Statistics Canada has released data on the gender composition of corporate boards, providing the first comprehensive estimates across all types of corporations and showing that women accounted for 19.4 per cent of directors in 2016.
“Overall, the results of this analysis demonstrate that 28.0 per cent of corporations had one woman on their board of directors, 15.2 per cent had more than one woman, while 56.8 per cent of corporate boards of directors were composed entirely of men,” said the federal agency.
“Women were more likely to be on corporate boards with more than one director. They were most likely to be on boards with three or more directors (55.2 per cent), compared with 31.4 per cent for corporations with two board directors and 14.6 per cent of corporations with one director.”
StatsCan said government business enterprises had the highest share (28.8 per cent) of women on corporate boards in 2016, followed by public corporations (20.5 per cent). Private corporations had the lowest representation of women on boards of directors at 17.4 per cent.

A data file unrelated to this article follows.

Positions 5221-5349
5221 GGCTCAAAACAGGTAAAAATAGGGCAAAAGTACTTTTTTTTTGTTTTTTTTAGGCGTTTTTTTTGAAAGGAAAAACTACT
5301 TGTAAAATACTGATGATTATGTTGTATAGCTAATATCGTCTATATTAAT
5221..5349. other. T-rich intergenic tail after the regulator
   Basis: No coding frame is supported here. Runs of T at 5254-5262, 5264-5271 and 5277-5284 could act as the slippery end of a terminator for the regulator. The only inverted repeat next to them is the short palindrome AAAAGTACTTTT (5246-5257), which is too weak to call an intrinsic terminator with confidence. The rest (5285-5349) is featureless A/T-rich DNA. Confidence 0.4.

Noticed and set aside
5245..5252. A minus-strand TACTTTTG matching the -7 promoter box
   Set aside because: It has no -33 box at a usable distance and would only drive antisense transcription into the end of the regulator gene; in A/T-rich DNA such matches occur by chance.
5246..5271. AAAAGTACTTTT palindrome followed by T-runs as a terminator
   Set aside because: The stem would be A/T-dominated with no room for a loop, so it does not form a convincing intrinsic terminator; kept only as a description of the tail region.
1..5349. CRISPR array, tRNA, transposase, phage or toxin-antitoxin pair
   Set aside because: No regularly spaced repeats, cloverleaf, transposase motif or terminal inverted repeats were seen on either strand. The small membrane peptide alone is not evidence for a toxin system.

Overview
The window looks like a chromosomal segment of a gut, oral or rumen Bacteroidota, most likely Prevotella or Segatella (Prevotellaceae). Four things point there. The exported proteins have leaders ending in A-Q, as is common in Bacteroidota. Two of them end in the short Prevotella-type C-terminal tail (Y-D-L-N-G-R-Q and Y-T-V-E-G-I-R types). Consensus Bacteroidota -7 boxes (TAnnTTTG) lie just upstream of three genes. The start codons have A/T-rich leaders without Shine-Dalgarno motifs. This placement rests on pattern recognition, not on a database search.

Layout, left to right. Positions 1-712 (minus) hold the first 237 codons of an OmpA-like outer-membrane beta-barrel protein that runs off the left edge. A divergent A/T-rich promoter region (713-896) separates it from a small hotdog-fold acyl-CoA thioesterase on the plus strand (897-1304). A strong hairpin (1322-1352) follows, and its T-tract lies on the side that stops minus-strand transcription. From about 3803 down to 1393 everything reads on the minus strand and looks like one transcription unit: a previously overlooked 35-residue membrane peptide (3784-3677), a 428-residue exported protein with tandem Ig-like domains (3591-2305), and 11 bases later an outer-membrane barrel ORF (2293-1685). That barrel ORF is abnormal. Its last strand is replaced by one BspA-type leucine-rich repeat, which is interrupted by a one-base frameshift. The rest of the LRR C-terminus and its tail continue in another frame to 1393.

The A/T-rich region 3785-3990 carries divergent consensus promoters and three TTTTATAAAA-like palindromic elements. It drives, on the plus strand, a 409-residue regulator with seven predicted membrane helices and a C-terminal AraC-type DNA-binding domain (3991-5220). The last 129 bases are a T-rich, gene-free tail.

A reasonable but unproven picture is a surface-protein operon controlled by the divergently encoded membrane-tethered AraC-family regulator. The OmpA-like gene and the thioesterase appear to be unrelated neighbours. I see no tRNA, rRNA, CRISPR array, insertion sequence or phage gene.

“Women were more likely to be represented on corporate boards in service industries such as finance, management of companies and enterprises, etc. For example, women were most prevalent on corporate boards in the finance sector (22.5 per cent), followed by utilities (21.4 per cent) and management of companies and enterprises (20.1 per cent). Conversely, the lowest shares were in the construction sector (12.8 per cent) and manufacturing (14.4 per cent),” said Statistics Canada.
“Assets, which refer to all resources owned by corporations, are considered a good indicator of a corporation’s size. Women were most likely to hold board seats in the smallest corporations by assets (21.0 per cent), that is, corporations in the first asset quartile. This state of affairs partly reflects the industry composition of this size class, as almost two-thirds of women holding a board seat in this quartile held seats in the financial industries.
“Women held 19.9 per cent of board seats in the largest corporations or those in the fourth asset quartile. As the largest corporations tend to have a higher number of board members than smaller corporations, they are more likely to have female members.”
– Mario Toneguzzi